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AP Lang Students Create Local Museum Exhibits

Junior+Soroush+Noktehdan%2C+left%2C+and+junior+Kushal+Devkota%2C+right%2C+work+together+preparing+their+displays+at+the+Beall-Dawson+House.+AP+Lang+students+created+the+immigration+displays+in+class+in+the+second+quarter.++
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AP Lang Students Create Local Museum Exhibits

Junior Soroush Noktehdan, left, and junior Kushal Devkota, right, work together preparing their displays at the Beall-Dawson House. AP Lang students created the immigration displays in class in the second quarter.

Junior Soroush Noktehdan, left, and junior Kushal Devkota, right, work together preparing their displays at the Beall-Dawson House. AP Lang students created the immigration displays in class in the second quarter.

Photo by Elenna Mach

Junior Soroush Noktehdan, left, and junior Kushal Devkota, right, work together preparing their displays at the Beall-Dawson House. AP Lang students created the immigration displays in class in the second quarter.

Photo by Elenna Mach

Photo by Elenna Mach

Junior Soroush Noktehdan, left, and junior Kushal Devkota, right, work together preparing their displays at the Beall-Dawson House. AP Lang students created the immigration displays in class in the second quarter.

Andrew Coulibaly, Opinion Managing Editor

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Seventy-four students from English teacher Krista McKim’s Advanced Placement Language and Composition (AP Lang) course created their own museum exhibits called “Migrate With Us: Through the Stories of Those Living in MoCo,” displayed in the Beall-Dawson House Jan. 31.

Students began this project early in the second marking period and set up their exhibits at the Beall-Dawson House Jan. 25. There was a free reception for visitors Jan. 31, the opening night, but now there is a $5 entrance fee for visitors throughout February and March.

“Migrate With Us” is the first exhibit made by RHS students to be displayed in the Beall-Dawson House on West Montgomery Avenue. The exhibit highlights the unique stories of  people who immigrated to or from Montgomery County from either another county, state or nation.

The Beall-Dawson house is a historic building that operates as a museum run by the Montgomery County Historical Society.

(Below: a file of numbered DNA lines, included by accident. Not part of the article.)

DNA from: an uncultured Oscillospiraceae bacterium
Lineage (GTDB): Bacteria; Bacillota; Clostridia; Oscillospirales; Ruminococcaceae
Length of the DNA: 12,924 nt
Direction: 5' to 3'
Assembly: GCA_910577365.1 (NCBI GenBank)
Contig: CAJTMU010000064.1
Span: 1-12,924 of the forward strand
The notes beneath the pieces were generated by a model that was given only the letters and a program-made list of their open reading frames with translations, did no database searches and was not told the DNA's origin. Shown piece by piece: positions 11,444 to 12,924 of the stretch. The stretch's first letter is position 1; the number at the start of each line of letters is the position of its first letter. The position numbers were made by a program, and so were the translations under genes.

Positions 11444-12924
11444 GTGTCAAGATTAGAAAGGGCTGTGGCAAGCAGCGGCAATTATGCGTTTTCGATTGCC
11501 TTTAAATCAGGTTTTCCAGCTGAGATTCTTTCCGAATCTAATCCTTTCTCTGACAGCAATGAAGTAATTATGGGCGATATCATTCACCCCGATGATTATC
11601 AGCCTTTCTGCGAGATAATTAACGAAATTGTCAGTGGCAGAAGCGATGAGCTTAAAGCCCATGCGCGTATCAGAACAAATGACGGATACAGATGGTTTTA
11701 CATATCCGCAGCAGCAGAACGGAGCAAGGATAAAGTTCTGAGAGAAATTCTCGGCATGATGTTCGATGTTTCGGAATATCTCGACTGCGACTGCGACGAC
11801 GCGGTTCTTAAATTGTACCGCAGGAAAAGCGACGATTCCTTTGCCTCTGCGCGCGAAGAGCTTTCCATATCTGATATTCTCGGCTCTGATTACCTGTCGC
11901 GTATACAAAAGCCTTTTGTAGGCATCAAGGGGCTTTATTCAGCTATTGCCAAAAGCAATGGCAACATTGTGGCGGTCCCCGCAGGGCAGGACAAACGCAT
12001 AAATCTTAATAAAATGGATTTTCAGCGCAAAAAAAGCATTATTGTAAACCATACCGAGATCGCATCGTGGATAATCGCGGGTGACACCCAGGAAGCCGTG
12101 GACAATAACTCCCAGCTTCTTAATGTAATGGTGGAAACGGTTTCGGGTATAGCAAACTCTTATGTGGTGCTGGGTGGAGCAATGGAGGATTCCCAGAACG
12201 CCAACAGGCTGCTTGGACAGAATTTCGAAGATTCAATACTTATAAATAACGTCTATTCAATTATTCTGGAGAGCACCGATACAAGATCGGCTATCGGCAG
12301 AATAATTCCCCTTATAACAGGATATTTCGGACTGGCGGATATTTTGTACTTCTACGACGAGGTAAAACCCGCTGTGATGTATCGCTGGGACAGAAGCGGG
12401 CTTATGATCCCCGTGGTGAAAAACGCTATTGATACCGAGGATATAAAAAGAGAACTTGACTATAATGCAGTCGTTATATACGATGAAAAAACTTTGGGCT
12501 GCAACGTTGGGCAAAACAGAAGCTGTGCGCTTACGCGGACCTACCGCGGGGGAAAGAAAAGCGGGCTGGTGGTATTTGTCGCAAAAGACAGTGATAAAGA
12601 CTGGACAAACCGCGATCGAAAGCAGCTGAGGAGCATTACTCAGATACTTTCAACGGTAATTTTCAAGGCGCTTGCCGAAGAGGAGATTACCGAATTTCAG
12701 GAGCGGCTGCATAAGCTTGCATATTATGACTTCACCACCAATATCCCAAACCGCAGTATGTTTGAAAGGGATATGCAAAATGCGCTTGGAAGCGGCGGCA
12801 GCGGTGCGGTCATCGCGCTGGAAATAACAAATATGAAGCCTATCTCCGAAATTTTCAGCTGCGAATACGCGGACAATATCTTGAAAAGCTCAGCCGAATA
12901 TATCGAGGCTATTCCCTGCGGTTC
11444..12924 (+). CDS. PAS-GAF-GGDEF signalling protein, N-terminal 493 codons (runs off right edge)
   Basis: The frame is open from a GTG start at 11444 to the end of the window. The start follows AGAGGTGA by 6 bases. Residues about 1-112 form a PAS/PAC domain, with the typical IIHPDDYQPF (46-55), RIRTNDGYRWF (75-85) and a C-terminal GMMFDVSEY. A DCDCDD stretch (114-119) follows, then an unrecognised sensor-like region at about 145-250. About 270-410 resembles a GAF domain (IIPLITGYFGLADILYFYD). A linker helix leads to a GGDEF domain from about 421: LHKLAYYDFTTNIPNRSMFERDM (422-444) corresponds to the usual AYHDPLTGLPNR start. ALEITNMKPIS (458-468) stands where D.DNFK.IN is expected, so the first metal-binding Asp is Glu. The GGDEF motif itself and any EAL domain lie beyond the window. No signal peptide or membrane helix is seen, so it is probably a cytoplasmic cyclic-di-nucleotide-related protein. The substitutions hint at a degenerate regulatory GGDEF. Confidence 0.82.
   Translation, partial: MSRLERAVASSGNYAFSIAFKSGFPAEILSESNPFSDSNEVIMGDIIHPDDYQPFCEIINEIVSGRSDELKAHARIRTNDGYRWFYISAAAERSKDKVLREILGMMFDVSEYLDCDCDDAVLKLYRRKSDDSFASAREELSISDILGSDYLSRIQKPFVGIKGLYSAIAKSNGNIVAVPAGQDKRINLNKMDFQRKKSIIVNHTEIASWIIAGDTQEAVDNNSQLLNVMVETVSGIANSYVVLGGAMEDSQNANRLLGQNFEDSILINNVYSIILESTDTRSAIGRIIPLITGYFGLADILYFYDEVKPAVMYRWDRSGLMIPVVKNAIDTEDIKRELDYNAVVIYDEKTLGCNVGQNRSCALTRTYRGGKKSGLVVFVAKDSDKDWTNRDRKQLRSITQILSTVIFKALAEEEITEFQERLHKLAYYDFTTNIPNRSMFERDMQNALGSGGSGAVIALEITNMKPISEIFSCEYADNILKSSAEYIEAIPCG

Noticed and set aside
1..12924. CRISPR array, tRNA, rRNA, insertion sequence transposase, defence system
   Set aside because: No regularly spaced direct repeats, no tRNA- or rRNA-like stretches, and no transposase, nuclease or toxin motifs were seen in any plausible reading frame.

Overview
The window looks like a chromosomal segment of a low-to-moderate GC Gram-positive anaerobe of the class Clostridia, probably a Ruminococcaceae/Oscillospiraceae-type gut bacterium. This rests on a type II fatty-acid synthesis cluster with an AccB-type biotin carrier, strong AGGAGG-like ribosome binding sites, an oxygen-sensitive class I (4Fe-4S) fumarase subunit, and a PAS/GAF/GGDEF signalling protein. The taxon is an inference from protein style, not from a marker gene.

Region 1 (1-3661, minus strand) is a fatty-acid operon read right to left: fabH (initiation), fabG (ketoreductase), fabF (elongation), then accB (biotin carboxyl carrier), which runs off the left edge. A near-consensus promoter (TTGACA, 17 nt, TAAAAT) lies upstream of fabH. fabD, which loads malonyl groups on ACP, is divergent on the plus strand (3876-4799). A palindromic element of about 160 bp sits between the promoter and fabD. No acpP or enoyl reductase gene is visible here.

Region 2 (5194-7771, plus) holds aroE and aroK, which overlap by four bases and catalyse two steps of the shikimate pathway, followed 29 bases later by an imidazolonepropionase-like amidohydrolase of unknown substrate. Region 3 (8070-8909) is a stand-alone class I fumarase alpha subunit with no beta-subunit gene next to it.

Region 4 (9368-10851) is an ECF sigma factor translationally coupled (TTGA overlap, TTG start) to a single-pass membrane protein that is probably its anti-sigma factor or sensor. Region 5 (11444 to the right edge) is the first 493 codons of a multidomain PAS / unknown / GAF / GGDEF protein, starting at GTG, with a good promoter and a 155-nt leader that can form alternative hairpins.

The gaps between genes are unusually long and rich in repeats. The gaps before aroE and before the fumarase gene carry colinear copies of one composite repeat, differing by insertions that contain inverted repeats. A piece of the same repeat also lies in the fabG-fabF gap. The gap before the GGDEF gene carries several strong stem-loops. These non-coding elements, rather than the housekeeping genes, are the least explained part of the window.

Elizabeth Lay, the museum curator, advised students on their projects. Lay highlights the importance of the artwork that portraying many different immigration stories.

“I think the topic [immigration] is very timely and the student’s point of view is both vital and refreshing in its honesty and exuberance,” Lay said.

The project began at the beginning of second quarter and were first instructed to interview multiple people who immigrated to or from Montgomery County. Each class period has their own unique theme on how they present their stories.

“Each class is a little bit different, they all decided on the designs. They had to somehow portray immigration. So they had to interview someone from Montgomery County. We started working on it this [second quarter] we’ve been doing different parts,” Mckim said. “The students are in charge of designing the museum and they have been working with the curator there who has been giving feedback.”

Juniors Lisel Ament, Nicole Naray, Niko Saoutis, Layla Mcdonald and Gabby Togue gave a speech further explaining their work to an audience at the 12th Annual Montgomery County History Conference on the Montgomery College Germantown Campus Jan. 26.

As conference panelists, the students had the opportunity to further express their ideas by sharing life changing stories as explained through their art projects. Gabby Togue moved to Montgomery County with her family from Cameroon when she was ten years old.

“In my speech I focused on what was underneath the art piece, the real story. I explained why we moved and the challenges we faced when we first got here. I went into detail about the opportunity that this move has and continues to give me,” junior and conference panlist Togue said.  

Some students truly liked from working in a professional environment and enriching montgomery county’s community. Saoutis made an art piece on his grandmother who immigrated to the county from Greece in 1971.

“I’ve never produced a professional art piece before, it’s a really interesting experience; it’s like going to a workplace for the first time,” Saoutis said. “It broadened my horizons because I’ve never participated in something like this before, especially as a student, and I think it provided my classmates a similar experience.”

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About the Writer
Andrew Coulibaly, Opinion Managing Editor & Business Manager

Andrew had a slight interest in journalism, so when he joined the J1 class he was mostly just skeptical. He wanted to understand what processes journalists...

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AP Lang Students Create Local Museum Exhibits